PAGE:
I say alchemy because marriages of hard and soft, above and below, word and flesh, have it in common that they bridge significant metaphysical divides — like the fall of the Berlin wall, to take a political equivalent within living memory — and thus perform a healing work.

    Tikkun olam.

    The Mercy, logic, the model digitized, the glass, the music survives

    Sunday, April 21st, 2019

    [ by Charles Cameron — logic, the arts, and technology offer an Easter, resurrection corrective, philosophically speaking, to the ruin of the cathedral of Notre Dame ]
    .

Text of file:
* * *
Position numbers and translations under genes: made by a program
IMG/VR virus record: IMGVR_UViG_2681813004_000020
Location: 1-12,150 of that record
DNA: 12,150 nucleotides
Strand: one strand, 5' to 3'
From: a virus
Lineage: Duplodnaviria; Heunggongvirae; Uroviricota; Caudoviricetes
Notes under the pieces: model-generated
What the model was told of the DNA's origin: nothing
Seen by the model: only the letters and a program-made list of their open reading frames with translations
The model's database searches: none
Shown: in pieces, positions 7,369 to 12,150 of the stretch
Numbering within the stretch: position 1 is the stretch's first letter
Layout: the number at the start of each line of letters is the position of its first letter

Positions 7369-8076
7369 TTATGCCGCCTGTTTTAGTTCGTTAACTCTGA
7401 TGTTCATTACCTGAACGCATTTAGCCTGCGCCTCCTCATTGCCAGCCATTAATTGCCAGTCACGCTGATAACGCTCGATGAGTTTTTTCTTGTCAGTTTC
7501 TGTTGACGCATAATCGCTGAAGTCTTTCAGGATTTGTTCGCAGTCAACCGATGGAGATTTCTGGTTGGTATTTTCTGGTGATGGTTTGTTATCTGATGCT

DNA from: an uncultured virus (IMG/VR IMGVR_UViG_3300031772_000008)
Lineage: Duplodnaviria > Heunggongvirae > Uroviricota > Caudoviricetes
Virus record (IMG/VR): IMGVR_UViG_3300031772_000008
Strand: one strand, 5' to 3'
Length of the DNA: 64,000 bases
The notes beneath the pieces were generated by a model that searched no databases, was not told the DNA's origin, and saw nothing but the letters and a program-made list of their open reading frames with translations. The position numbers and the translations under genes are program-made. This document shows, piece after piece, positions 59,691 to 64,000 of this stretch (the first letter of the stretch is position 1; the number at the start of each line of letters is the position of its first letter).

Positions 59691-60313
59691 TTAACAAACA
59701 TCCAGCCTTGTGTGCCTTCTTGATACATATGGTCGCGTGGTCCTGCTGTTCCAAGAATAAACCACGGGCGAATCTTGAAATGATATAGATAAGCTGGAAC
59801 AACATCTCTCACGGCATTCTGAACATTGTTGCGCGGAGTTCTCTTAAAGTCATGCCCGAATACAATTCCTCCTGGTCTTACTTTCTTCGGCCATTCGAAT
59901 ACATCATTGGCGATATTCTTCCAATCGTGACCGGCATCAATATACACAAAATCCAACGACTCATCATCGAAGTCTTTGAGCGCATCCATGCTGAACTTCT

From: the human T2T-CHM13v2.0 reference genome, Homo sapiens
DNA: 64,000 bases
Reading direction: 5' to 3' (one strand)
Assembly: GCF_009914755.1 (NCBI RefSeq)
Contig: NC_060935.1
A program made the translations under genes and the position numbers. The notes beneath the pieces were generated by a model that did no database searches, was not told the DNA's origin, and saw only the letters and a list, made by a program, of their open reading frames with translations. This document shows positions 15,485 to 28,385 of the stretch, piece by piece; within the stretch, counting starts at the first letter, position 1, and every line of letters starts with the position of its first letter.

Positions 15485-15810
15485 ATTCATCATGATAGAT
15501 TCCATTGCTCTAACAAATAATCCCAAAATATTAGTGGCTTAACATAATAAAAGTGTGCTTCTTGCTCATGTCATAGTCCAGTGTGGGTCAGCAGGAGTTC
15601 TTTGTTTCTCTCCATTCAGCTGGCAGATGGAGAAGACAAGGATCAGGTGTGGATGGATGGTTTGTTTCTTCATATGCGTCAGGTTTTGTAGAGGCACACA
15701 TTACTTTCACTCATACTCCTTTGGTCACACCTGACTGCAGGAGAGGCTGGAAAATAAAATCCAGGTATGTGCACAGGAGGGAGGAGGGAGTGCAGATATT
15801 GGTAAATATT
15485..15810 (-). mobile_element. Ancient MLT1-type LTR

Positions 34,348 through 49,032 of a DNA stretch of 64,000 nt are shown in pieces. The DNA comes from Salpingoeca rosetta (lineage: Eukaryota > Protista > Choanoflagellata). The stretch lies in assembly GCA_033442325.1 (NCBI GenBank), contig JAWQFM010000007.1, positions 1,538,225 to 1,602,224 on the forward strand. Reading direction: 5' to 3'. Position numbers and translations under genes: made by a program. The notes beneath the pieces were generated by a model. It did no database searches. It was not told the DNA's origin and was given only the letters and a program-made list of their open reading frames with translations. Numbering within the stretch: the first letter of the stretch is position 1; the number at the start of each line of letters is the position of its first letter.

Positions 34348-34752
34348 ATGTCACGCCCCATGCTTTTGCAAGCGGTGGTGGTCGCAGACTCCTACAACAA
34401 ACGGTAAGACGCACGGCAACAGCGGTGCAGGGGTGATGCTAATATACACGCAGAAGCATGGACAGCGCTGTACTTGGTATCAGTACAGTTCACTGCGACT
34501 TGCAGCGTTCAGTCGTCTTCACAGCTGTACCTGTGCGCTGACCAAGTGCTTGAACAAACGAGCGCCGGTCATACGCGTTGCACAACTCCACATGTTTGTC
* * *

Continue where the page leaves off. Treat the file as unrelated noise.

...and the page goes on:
For the terrible fire that consumed so much of Notre Dame de Paris this week, grief is great. Here, I wish to recall some of the ways in which the essence of the great cathedral has been saved.

    Above, Piero della Francesca‘s Madonna della Misericordia. Our Lady of Mercy, for whom the cathedral was named, continues to shelter us all..

    **

    Perhaps the most extraordinary, as well as the most abstract, form of Notre Dame to survive fire, war, and the French Revolutionary idea — to replace Mary with the goddess Reason enthroned in her place — is the logic embedded in the theology that accompanied its building and — lex orandi, lex credendi — the worship within it, for which purpose it was designed and built

    The American philosopher CS Peirce was among the first to propose a kinship between Gothic architecture and the logic of the Paris schoolmen: